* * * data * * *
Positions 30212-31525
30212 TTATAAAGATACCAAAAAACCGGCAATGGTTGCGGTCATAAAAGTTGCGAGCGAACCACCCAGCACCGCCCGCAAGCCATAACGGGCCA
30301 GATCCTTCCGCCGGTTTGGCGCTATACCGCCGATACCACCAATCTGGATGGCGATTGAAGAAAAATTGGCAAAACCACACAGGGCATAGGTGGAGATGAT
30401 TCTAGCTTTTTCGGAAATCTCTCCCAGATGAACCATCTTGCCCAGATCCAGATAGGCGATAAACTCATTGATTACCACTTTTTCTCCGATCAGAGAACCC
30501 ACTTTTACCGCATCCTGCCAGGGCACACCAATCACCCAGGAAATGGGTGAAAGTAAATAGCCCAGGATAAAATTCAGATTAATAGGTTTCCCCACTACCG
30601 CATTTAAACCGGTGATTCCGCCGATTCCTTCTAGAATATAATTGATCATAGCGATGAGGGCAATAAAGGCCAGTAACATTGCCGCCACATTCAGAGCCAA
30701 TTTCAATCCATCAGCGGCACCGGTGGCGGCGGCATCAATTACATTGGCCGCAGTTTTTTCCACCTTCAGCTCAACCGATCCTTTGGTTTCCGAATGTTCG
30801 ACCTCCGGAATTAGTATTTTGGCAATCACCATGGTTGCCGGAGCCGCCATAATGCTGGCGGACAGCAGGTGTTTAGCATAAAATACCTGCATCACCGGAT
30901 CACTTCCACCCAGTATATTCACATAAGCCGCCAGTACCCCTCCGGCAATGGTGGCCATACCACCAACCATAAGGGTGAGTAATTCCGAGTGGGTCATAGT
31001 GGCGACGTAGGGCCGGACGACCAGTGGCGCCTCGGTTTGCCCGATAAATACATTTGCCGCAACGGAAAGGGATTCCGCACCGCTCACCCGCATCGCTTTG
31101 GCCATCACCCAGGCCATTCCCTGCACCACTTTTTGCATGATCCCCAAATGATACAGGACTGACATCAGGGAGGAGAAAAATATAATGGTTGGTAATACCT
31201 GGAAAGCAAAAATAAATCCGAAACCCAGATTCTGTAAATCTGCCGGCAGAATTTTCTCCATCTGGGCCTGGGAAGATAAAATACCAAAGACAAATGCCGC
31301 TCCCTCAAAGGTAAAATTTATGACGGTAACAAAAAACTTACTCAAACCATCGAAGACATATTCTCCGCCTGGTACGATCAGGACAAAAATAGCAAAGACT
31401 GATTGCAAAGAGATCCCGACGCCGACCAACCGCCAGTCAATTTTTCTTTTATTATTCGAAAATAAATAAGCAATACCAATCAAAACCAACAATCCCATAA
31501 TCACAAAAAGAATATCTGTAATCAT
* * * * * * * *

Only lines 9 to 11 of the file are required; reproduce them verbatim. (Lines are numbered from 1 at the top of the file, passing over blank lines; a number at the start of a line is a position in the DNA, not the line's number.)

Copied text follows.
30901 CACTTCCACCCAGTATATTCACATAAGCCGCCAGTACCCCTCCGGCAATGGTGGCCATACCACCAACCATAAGGGTGAGTAATTCCGAGTGGGTCATAGT
31001 GGCGACGTAGGGCCGGACGACCAGTGGCGCCTCGGTTTGCCCGATAAATACATTTGCCGCAACGGAAAGGGATTCCGCACCGCTCACCCGCATCGCTTTG
31101 GCCATCACCCAGGCCATTCCCTGCACCACTTTTTGCATGATCCCCAAATGATACAGGACTGACATCAGGGAGGAGAAAAATATAATGGTTGGTAATACCT